The downside of shooting this way means you cannot move around your subject and you can’t zoom in and out or change the camera angle, you have to stop to adjust the camera. I also found there is a few second delay on the images uploading so I wanted to shoot a zillion shots whist all the action was happening but you do have to go by the speed of your camera, the tether and your laptop uploading the images. Here are a couple of shots taken on the day…
It’s something Brides asked me about when I used to do a lot of Wedding Photography. You see many women spend a decent amount on their wedding lingerie and like the idea of creating images to give to their fiance on the day of their wedding as a personal gift.
Since then I have women of all ages, all shapes and sizes come to my studio or I have visited them in a hotel room to take pics. Why does that sound seedy? I don’t want people to think it is seedy, I want people to understand Boudoirvous is not about sensationalising or exploiting women it’s about liberation, expression and freedom. A lot of my clients say they feel feel a new sense of confidence when they leave the shoot excited to see the final images.
I am female, and I am middle aged with all the lumps and bumps of life, I get it! I get that most of us want images that show us at our best, none of us want our squidgy bits exposed we appreciate careful lighting and some advice with what to wear and how to pose.
Some women like the idea of buying a new outfit having their hair and make-up professionally styled and then having a photo shoot others like to dress in lingerie or some go the ‘full monty’ as they want to create beautiful fine art style images in black and white.
That’s one of the things I love the most about Boudoirvous that is it so personal and unique there is no right or wrong way, everyone brings their own ideas along to the shoot.
Please visit my Boudoirvous site if you would like to find out more.
Gift vouchers are available.
So lovely to receive my copy of Wedding flowers & Accessories Magazine with my flower pics on the front cover and the flower book at the second half of the mag.
Wow that was a busy summer of photography, I am not complaining I have loved every minute of it. My work is so varied it never gets boring one day I am shooting a tiny little newborn only a few days old the next I am taking a portrait of a CEO of a London legal firm. Even the product photography can become absorbing and all consuming, in my work I am a perfectionist so the devil really is in the detail.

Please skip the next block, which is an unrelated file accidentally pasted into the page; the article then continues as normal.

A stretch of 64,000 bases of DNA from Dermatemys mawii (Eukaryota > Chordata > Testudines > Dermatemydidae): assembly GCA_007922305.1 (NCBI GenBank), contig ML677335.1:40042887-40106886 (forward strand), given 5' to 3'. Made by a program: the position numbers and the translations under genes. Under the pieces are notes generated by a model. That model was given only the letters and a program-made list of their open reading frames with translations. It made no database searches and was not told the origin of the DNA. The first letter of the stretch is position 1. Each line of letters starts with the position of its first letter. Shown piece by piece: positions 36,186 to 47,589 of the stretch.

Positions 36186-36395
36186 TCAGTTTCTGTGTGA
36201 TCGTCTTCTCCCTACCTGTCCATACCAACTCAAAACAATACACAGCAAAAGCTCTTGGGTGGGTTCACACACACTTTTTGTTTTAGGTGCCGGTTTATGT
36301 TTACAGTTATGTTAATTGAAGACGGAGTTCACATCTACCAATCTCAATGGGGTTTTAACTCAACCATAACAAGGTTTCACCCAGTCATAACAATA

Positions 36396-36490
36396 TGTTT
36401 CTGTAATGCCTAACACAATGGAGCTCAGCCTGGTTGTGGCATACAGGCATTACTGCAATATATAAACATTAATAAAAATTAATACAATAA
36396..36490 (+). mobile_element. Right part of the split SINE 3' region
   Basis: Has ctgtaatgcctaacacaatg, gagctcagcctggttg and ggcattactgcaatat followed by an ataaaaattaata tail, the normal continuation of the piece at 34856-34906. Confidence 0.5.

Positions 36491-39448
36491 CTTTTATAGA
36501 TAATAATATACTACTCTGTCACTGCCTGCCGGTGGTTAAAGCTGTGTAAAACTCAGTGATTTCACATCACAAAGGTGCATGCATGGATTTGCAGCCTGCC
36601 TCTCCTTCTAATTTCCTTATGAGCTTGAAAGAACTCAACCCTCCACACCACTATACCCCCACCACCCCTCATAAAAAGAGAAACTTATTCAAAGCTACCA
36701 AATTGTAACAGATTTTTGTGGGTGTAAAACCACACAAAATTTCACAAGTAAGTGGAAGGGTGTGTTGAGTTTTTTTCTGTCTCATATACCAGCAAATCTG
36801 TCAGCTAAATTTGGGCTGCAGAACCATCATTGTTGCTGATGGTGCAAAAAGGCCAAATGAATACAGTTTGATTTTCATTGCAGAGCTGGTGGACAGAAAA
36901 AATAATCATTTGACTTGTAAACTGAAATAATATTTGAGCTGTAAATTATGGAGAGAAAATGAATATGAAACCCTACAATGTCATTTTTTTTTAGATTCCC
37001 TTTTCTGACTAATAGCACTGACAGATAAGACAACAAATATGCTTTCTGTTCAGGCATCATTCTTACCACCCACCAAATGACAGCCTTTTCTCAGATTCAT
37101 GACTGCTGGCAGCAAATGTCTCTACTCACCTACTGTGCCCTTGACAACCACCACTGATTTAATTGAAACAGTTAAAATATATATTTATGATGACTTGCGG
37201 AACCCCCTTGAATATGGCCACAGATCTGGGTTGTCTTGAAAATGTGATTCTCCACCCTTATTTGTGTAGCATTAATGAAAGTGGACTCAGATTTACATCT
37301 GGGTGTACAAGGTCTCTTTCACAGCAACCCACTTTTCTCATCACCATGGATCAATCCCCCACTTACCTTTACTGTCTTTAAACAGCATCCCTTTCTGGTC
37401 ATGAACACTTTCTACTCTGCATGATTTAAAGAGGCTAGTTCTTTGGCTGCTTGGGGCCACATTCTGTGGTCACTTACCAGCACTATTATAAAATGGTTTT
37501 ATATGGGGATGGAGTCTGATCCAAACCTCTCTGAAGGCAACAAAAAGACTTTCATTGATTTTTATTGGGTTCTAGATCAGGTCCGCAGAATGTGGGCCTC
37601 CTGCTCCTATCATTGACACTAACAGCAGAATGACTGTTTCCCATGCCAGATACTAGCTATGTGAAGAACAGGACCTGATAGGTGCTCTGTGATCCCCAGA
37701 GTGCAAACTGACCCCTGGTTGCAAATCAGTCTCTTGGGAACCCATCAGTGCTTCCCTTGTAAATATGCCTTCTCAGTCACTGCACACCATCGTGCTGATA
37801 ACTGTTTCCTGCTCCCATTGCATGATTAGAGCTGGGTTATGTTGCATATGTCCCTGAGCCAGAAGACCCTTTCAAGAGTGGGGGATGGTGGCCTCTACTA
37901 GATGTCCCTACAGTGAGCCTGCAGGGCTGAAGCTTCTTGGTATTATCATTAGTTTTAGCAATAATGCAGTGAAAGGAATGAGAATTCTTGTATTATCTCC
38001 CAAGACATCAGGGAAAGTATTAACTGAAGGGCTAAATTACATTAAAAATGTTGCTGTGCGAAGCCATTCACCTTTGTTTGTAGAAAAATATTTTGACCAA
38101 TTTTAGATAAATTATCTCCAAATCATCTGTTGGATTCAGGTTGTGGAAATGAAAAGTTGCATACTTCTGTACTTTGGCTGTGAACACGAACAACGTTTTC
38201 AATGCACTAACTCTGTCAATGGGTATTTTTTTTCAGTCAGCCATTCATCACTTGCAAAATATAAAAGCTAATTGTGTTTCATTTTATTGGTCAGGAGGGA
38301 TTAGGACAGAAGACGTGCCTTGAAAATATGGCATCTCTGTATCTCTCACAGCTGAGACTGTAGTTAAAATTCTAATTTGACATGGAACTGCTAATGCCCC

Take the Wedding flowers I shoot, its not all about he composition and getting the lighting right, its about every leaf and every petal looking the best it can look.
Life is pretty messy when you look at it close up on your PC screen, leaves and petals have nibbles, holes, growths, fungus, bugs, rips, colour variations all have to spotted,studied and corrected as part of my editing process. I don’t really like gardening but I do love nature and its beautiful patterns and design.
Here’s a few shots from my most recent Wedding Flowers & Accessories Magazine shoot.
Thanks for looking, for more info on my product photography please go to my website which tells you more about my commercial assignments Lindsay Wakelin Photography.
I first photographed Tim a few years ago for his Over The Hill project , I was delighted when he agreed to another shoot last week. Tim who has Parkinsons Disease started ‘Over the hill’ in 2008 and over the last 8 years he has been Photographed by over 400 Photographers. When I received an email to say that he was wrapping up the project I emailed him straight back and asked if he would be interested in posing for me again.
It’s rare as a Photographer to have the opportunity of someone offering to pose to be completely open minded and flexible, Tim is such a great sport an artist in his own right he is such a charming interesting person to spend time with. I wanted to explore my ideas around visually framing images of fragility and vulnerability he soon wrote back, “Dark, moody, feathers, eggs, naked, bubble wrap??? Are you kidding? Of course l am up for it!!!”